23 Equilibrium characterization for linear demand There exists x min (0, x max ) such that (i) 0 < x x min θ = θ (x) 0, no knowledge transfer. (ii) x min < x x max θ = θ (x) ˆθ(x), knowledge transfer. (iii) x max < x < x θ = θ (x) 1 (merger).
24 PEO effect vs Knowledge transfer effect PEO itself implies joint profit Knowledge transfer induced by PEO leads to ioint profit For intermediate values of x knowledge transfer effect dominate and PEO is profitable
25 PEO as an equilibrium outcome ˆθ = π 1(c x,c) π 1 (c x,c x) π 2 (c x,c x) π 2 (c x,c)
26 PEO as an equilibrium outcome ˆθ = π 1(c x,c) π 1 (c x,c x) π 2 (c x,c x) π 2 (c x,c) lim x 0 ˆθ(x) > 0. For small x, adverse PEO effect dominates and hence firms prefer to stay independent. lim x x ˆθ(x) > 1; For large x, no θ high enough to induce PEO; merger is profitable. Thus, PEO, if profitable must be for intermediate values of x.
27 PEO as an equilibrium outcome Proposition 2 Let θ (x) denote the equilibrium level of PEO. There exists a range of parameter values for x, denoted X, with the following property: For any given x X, there exists a value n(x) such that firms 1 and 2 choose θ = θ (x) = ˆθ(x) (0, 1 2 ] if n n(x). Note: Proof relies on lim x 0,n ˆθ(x) = 0.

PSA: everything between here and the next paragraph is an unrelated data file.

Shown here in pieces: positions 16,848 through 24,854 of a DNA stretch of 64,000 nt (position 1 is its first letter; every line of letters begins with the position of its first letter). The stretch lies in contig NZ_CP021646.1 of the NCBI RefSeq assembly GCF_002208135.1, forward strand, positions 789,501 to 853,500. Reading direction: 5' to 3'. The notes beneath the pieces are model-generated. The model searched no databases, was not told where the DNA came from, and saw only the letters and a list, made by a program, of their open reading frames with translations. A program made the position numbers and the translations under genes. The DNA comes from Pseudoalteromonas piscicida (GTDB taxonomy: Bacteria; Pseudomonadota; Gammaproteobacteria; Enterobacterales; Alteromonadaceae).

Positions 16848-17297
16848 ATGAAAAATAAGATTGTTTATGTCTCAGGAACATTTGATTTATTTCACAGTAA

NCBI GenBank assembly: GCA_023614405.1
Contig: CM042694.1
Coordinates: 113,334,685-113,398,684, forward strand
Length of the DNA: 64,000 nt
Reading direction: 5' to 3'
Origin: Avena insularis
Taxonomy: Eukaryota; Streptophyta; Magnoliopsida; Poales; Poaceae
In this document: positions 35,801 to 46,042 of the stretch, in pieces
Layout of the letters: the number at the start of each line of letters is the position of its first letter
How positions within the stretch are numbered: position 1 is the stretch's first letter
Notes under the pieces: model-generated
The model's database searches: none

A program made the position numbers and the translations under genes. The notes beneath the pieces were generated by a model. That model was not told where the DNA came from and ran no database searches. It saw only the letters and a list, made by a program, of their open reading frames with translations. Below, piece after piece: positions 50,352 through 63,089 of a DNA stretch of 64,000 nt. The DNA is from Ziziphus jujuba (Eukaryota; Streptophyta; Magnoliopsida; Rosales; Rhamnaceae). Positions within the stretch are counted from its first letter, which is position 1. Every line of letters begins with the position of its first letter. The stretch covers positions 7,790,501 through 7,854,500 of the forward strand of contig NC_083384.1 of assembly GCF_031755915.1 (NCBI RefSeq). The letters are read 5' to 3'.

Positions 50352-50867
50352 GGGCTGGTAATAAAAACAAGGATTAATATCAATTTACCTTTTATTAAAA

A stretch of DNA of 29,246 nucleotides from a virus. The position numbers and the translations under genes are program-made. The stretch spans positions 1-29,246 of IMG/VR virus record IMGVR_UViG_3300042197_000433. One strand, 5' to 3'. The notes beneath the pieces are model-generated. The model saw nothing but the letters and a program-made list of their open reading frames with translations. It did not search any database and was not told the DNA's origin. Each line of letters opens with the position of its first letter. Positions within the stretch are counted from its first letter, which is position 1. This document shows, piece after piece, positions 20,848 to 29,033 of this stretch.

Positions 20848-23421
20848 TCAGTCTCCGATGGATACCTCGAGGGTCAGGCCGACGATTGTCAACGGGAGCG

28 Welfare improving PEO Proposition 3 There exists X W X, with the following property: For any given x X W, there exists a value n W (x)( n(x)) such that θ (x, n) = ˆθ(x, n) and TS(θ (x, n), n) > TS(0, n) if n n W (x).
29 Linear demand: PEO can increase consumer surplus Compare CS at θ = θ (> 0) and θ = 0. PEO Weaker competition CS. PEO induces knowledge transfer Reduce costs CS. The latter effect dominates the former when x is in an intermediate range.
30 Linear demand: PEO can increase consumer surplus (cont.) Proposition 3L [Consumer surplus]: (A) If n = 1, PEO reduces CS for all x. (B) Suppose n 2. (i) PEO reduces CS if x is small. (ii) PEO increases CS if x is in an intermediate range. (iii) If x is large, firms 1 and 2 merge, and the merger reduces CS.